Buying a car can be a stressful experience. Buying a car in a foreign country with a different language brings the stress to a whole new level. For that reason–and many others–our family tried getting by for months in France with only one car.
Living in the French countryside, this was challenging. In order to catch the bus for work, my husband, Matt, had to leave just as the kids and I were getting up in the morning. And then he wouldn’t get home until I was putting the kids to bed. After six months, we decided for our sanity that we would need a second car. Fortunately, Matt knew a guy from work who was getting rid of an old Peugeot. Nothing fancy, just a clunker to get him back and forth during the week.
His coworkers promptly christened the car “the slippery clutch” because, well, it had a slippery clutch. It felt more like riding in a go-kart than a car. The passenger side had no handle on the outside of the door. The sunroof leaked when it rained. Anytime he rounded a corner, his passenger was treated to an unexpected shower. This would prove awkward for any unsuspecting coworkers who would ask for a ride home. Fortunately, he was prepared to offer a towel, which he kept in the back for such occasions.
The Thanksgiving Spool Debacle
It was Thanksgiving 2016. I was preparing for a Thanksgiving potluck we had organized with other American expats, when I spied a man standing in our driveway. Next to him was an industrial-sized spool. Why is there an enormous spool in my yard? Who is this strange man? Where did he come from?
“MATT!” I bellowed. “There’s a man in our driveway–and he has a giant spool!”
“Did you say ‘bonjour’?” he asked.
Did he not hear the part about the massive spool?? “No, I didn’t tell him ‘bonjour’!”
Matt glanced out the window and then walked outside to talk to the mysterious man and his giant spool. After some time of animated conversation, he returned and filled me in on the story.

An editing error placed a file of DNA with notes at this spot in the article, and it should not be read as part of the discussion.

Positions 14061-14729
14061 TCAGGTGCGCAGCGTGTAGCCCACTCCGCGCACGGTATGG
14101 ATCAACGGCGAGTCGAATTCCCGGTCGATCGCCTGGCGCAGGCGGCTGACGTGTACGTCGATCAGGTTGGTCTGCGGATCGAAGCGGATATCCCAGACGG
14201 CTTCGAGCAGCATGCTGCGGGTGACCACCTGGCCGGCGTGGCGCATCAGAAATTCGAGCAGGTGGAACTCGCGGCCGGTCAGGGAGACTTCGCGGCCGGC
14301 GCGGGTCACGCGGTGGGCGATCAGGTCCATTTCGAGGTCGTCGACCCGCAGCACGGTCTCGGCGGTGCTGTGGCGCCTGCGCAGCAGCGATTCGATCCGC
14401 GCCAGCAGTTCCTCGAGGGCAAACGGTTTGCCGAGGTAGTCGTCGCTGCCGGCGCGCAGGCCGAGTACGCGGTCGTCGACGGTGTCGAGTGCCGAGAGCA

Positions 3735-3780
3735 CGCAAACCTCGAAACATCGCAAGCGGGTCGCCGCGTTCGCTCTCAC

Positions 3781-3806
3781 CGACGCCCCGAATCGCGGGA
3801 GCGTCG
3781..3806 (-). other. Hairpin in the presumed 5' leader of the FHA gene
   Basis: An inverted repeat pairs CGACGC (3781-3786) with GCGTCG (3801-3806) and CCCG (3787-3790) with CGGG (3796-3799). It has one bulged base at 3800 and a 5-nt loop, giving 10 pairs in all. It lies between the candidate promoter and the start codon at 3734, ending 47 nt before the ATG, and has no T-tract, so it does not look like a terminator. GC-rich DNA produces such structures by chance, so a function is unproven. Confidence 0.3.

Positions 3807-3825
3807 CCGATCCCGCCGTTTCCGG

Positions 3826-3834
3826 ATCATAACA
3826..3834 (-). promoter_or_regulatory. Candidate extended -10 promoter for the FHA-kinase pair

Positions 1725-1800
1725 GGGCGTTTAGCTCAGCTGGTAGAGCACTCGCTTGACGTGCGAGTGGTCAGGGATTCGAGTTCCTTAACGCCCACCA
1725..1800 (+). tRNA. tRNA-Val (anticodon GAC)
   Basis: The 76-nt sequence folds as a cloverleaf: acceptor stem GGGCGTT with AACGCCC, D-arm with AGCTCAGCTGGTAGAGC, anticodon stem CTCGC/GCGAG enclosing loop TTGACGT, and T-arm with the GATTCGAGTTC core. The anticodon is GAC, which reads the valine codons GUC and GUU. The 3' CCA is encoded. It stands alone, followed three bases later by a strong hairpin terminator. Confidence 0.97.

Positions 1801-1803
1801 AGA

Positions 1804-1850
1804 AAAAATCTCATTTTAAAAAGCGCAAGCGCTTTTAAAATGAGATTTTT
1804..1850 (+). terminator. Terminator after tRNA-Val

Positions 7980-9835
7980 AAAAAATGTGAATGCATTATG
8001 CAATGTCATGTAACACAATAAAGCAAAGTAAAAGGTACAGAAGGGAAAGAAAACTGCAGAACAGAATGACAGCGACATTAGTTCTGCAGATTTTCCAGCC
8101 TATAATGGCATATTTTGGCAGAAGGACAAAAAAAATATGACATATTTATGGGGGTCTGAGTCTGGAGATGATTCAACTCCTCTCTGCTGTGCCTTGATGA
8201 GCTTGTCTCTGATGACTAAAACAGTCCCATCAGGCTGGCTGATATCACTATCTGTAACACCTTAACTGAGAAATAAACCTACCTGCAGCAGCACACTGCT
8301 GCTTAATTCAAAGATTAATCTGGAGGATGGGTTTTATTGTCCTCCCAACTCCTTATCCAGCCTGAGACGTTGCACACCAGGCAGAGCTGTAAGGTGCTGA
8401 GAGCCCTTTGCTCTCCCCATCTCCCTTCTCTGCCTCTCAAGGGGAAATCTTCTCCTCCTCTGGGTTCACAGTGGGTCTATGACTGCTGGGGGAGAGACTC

Apparently, the man owned property above us (we live on a hill) and his children had been using the spool to play a game of “circus.” The spool began spinning out of control, rolled off the embankment above our property, dropped twelve feet, and landed smack on the hood of Matt’s car. It left a perfect imprint of the spool in its wake.
Luckily, none of us were outside when it happened. Matt and Mr. Spool Man traded contact information and his insurance was able to cover the damage to the car.
The Slippery Clutch Finds a New Home
Shortly after the Thanksgiving spool episode, Matt decided it was time for an upgrade from the slippery clutch and bought a Mercedes from a friend. But what to do with the slippery clutch? Surely, no one would want to buy it.
For six months, the slippery clutch sat in our driveway–outcast and leaking rain. Then we miraculously found someone willing to give the car a new home: the owner of the local garage where we get our cars serviced. He planned to use it as his loaner for customers when they drop off their car for maintenance or repair.
And it appears he followed through with his plan. Every now and then, we will catch a glimpse of the slippery clutch zipping around town in all its dilapidated glory.
Hopefully it doesn’t rain.